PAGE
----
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Supreme Court Says Convicted Felons Can Sell Their Guns

May 18, 2015

Supreme Court Ruling Authorizes Gun Owners To Transfer Firearms To Third Parties Following Prohibiting Convictions

A unanimous Supreme Court ruled Monday in Henderson v. United States that the government can’t prevent a convicted felon who is barred from possessing firearms from selling or transferring his guns after they are confiscated by authorities.

The justices sided with Tony Henderson, a former U.S. Border Patrol agent who was required to turn over his collection of 19 firearms to the FBI after he was arrested and charged with distributing marijuana.

After he pleaded guilty, Henderson wanted to sell the firearms (valued at more than $3,500) to a friend, or transfer them to his wife. But the lower courts found that doing so would technically give Henderson “constructive possession” of the weapons in violation of the law.

Constructive possession is a court-created legal fiction used by courts to find illegal “possession” where physical possession does not actually exist. This allows police to prosecute individuals when the inference of physical possession is strong, but there is no actual physical possession of illegal property. To find constructive possession, courts must do a fact-specific analysis and examine the totality of the circumstances to determine whether there is substantial evidence that the person has “dominion and control” over the firearm.

Up to this point, most courts to consider the issue have acknowledged that a finding of dominion and control must be based on more than speculation.

Nonetheless, the lower court in Henderson inappropriately used speculation about theoretical “risk” of future dominion and control over the firearms as the basis for finding there would be constructive possession of them. The court did not articulate how a sale of the guns to an unrelated third party would actually put Henderson in constructive possession of the firearms, and there was no evidence that Henderson actually would, or could, exert “dominion and control” over his guns once they were transferred. Instead, the court used the mere risk of Henderson gaining dominion and control after the transfer to find that the guns would be constructively possessed if transferred.

After hearing oral arguments in February, the Supreme Court had its opportunity to resolve the issue.  Specifically, the Court was tasked with deciding whether a felony conviction extinguishes all of a defendant’s property interests in a firearm, such that he or she may not even arrange for the sale or transfer of any surrendered firearms to another person because doing so would amount to constructive possession.

NRA and CRPA filed two important amicus briefs with the Supreme Court in this case.  Ultimately, the Court agreed with the positions advanced by both NRA and CRPA.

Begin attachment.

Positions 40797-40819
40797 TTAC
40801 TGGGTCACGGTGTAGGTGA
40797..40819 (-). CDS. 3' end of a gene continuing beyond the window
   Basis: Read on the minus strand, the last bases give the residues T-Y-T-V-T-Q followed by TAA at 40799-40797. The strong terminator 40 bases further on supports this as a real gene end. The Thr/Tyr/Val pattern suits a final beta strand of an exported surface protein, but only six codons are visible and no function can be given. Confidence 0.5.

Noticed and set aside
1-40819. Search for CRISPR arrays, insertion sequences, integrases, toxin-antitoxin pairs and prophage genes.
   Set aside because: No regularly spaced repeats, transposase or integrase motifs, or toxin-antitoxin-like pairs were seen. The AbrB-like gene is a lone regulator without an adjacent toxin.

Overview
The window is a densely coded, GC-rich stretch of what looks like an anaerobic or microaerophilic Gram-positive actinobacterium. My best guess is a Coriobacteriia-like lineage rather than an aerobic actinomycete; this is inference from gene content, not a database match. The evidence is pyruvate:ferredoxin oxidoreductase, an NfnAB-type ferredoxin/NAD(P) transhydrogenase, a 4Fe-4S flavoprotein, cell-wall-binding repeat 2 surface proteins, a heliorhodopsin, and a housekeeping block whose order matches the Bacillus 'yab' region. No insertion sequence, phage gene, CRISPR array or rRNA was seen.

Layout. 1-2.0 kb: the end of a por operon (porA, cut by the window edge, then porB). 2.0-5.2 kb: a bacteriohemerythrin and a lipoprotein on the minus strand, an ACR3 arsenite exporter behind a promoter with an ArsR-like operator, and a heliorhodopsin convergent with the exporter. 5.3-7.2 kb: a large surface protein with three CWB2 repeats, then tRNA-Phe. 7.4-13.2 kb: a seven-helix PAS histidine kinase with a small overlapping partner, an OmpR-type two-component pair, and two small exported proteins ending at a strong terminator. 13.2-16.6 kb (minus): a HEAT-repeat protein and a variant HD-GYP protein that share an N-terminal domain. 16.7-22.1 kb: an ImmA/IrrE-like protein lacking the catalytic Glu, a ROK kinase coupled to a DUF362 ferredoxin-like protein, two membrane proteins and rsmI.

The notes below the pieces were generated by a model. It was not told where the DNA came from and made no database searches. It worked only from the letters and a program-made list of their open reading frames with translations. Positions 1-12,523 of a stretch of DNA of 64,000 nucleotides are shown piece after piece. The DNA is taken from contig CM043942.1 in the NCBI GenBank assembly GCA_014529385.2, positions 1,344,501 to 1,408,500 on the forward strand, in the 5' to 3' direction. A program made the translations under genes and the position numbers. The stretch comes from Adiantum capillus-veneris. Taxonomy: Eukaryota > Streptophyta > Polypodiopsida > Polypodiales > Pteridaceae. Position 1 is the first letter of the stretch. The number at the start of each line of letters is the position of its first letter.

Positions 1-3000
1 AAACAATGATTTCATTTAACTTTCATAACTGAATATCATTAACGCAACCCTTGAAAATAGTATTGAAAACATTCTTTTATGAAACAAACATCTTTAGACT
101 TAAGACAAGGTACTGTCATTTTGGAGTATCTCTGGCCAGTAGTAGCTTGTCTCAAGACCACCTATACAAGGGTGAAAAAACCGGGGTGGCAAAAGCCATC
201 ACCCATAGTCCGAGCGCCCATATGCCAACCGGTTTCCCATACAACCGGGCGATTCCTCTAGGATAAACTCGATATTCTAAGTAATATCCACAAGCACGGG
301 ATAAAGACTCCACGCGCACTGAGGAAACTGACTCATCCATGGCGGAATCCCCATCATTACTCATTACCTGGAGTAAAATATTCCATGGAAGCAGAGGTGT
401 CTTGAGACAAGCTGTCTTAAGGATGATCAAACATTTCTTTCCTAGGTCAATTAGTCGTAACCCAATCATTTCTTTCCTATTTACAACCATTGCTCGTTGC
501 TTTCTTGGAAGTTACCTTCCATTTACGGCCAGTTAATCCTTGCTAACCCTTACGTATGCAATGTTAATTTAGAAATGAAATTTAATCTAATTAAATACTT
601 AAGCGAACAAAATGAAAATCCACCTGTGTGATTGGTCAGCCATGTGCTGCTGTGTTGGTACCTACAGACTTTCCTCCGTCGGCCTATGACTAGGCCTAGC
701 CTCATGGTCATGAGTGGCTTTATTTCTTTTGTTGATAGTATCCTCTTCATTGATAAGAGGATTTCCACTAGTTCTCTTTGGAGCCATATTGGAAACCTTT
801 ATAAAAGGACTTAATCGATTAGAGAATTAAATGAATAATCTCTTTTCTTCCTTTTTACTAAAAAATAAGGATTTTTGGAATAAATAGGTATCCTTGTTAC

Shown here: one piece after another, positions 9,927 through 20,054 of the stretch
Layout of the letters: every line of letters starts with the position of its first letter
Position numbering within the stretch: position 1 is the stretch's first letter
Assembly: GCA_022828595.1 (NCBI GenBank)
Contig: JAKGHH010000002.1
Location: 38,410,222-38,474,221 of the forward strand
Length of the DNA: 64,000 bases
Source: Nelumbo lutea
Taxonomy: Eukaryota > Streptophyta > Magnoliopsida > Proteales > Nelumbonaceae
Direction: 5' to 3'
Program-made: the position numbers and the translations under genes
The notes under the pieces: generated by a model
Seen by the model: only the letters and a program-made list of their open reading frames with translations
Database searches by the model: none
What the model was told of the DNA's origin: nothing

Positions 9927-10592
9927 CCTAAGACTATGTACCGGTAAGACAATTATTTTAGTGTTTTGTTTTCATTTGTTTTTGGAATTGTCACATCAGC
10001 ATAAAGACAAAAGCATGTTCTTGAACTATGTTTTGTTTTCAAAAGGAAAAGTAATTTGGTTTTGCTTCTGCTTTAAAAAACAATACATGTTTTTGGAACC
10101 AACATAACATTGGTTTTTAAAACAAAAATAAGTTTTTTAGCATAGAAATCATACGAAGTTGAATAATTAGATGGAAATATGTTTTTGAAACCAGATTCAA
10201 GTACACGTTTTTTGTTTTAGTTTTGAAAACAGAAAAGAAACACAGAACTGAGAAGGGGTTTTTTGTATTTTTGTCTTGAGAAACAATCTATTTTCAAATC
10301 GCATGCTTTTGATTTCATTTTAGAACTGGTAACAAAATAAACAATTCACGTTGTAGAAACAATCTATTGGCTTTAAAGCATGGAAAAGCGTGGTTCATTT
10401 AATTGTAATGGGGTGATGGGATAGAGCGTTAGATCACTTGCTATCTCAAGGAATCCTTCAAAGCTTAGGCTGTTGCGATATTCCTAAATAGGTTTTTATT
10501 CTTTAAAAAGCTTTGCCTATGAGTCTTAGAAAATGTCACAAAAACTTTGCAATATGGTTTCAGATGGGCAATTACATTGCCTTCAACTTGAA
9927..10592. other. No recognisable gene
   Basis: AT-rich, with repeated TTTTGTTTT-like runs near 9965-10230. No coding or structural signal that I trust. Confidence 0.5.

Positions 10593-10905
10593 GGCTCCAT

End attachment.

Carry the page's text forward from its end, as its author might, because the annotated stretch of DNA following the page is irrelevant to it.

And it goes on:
Writing for the unanimous court, Justice Elena Kagan explained that convicted felons are permitted to sell or transfer their firearms as long as they won’t retain dominion or control over the firearms after the transfer.

The Supreme Court found that the district court could have ordered the guns be turned over to a federally-licensed firearms dealer, who would sell them with proceeds going to Henderson.

Justice Kagan also explained that the lower court could allow Henderson to transfer the guns to another person who will not allow him “to exert any influence over their use.”

The Court made clear that the government’s reading of the law went too far in suggesting Henderson would illegally “possess” the firearms just by being allowed to sell them. It concluded that the mere act of transferring the firearms would not place the individual in constructive possession.

The Court’s decision clears up a circuit split on the issue of whether someone who becomes prohibited from owning firearms can transfer their firearms to a third party, rather than be forced to forfeit them.

Some jurisdictions that are hostile to Second Amendment rights had been using the lack of clarity on this issue as another gun grabbing tool.  For years, certain police agencies have forced citizens to forfeit legally owned firearms by seizing them overzealously, then making it practically impossible to get them back or even to sell them. These forced firearms forfeitures are just one example of a much larger national problem of abusive property seizures and compelled asset forfeitures by the government.

Taking home seized firearms used to be an officer’s unofficial “perk.” More recently, the raw number of firearms seized is used to secure grant money and has become the inappropriate yardstick promoted as the way to measure the success of crime control efforts. It’s a game police and politicians play. Carefully spun press releases about getting guns “off the streets,” along with photo-ops with guns being melted into rebar, are used to mislead the public into believing that lots of guns are being seized from gangs and violent criminals. But in reality, most guns are seized from harmless people who are not aware that they have become prohibited from possessing firearms by California’s complicated gun laws, or from otherwise law-abiding, clean-record gun collectors targeted with enticing “stings” to buy rare guns at cheap prices.

The United States Supreme Court has now righted at least some of these wrongs with its
unanimous decision in Henderson v. United States.

Supreme Court Ruling Authorizes Gun Owners To Transfer Firearms To Third Parties Following Prohibiting Convictions

A unanimous Supreme Court ruled Monday in Henderson v. United States that the government can’t prevent a convicted felon who is barred from possessing firearms from selling or transferring his guns after they are confiscated by authorities.

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